Standard dancing or ballroom dancing, represents eternal romance of the partners’ dance. The combination of music and synchronised steps executed in close embrace make standard dancing both elegant and formal at the same time.
Standard dances became popular at the end of the 18th and the beginning of the 19th century, when they were the symbol of aristocracy, but later gained popularity among wider population. Dancing competitions become popular at the beginning of the 20th century.
International competition standard dances include five dancing styles: Slow Waltz, Tango, Viennese Waltz, Slow Fox and Quick Step.
The movements and steps in standard dances are standardized and the couples are assessed based on their performances in the fields of step techniques, music interpretation, ballroom skill, body posture, rhythm following and technical skill, i.e. synchronised movements of the dancers.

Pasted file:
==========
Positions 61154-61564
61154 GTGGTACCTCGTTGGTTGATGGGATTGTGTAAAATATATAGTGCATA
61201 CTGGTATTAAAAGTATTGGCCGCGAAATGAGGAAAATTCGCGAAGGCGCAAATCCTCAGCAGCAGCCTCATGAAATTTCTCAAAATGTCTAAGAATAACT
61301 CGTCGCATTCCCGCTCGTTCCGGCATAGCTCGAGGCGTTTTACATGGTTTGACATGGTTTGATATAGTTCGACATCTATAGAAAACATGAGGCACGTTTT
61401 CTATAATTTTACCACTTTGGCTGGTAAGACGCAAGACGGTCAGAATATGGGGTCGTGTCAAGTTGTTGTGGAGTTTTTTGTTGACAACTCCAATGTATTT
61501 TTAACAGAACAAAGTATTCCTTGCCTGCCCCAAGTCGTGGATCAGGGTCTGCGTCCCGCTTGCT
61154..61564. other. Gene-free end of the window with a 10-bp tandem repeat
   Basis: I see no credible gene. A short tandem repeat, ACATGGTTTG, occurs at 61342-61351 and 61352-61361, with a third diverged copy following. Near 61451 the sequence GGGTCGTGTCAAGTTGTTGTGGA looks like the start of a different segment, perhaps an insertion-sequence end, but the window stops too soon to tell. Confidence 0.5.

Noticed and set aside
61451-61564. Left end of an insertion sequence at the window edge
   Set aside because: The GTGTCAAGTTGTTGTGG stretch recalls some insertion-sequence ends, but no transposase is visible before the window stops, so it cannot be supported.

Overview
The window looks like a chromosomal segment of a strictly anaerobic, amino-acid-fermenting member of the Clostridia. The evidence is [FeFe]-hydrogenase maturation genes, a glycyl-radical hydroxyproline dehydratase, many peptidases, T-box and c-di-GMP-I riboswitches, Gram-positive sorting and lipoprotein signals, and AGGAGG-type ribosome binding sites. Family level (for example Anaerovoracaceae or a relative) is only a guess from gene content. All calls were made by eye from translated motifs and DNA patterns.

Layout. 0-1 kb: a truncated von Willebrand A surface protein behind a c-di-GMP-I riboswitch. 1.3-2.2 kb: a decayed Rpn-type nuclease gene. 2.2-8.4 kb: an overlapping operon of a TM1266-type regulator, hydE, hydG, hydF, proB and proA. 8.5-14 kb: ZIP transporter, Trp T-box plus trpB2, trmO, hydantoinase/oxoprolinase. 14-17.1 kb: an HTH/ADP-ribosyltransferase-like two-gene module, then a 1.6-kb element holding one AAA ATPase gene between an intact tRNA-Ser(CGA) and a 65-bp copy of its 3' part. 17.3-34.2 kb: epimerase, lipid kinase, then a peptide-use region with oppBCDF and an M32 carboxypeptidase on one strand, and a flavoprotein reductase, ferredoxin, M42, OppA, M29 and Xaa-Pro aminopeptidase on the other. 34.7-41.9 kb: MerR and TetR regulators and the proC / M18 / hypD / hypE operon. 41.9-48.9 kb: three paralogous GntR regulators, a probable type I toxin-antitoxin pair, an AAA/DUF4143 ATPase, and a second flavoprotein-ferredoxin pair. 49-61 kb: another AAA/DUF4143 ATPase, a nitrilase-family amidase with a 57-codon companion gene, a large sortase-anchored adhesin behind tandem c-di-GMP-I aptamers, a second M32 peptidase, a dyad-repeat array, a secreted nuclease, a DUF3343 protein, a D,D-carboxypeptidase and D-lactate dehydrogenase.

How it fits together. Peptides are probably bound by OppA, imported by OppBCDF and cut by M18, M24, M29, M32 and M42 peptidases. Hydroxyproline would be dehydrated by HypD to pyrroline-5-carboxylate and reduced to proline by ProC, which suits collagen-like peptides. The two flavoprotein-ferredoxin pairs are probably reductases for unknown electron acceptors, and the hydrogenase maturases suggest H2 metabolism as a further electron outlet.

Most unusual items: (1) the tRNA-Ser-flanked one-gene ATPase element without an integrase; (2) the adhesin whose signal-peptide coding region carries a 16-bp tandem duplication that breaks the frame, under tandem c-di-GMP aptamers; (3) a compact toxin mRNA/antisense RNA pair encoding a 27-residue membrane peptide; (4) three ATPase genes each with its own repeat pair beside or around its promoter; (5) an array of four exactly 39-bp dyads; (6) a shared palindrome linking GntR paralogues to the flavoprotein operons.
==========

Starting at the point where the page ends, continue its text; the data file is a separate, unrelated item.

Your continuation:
Each of the five standard dances expresses its own specific character.
English, or slow waltz is “a dance of the heart”, with gentle moves and rhythmic sway, characterized by sentimentality and romance. Tango is an emotional dance of a romantic couple and specific sliding step expressing it.
“The king” of the 19th century ballrooms is the Viennese Waltz, where partners rotate around the circular dance floor in the ballroom. This dynamic dance won over the salons and balls as the first social dance. Its sophistication, elegance and liveliness are the synonyms of the magnificent Viennese Waltz.
Slow Fox is the dance simulating the movements of waves. This dance was based on foxtrot, the dance symbolising the spirit of American higher classes. It is characterized by long, extended steps carried out at a slow pace. Foxtrot was the base for quick step, too. It is also referred to as quick foxtrot. Due to its quick, lively rhythm, it requires light-hearted movements and mobility. What is characteristic of this dance are quick gallops and low jumps and leaps.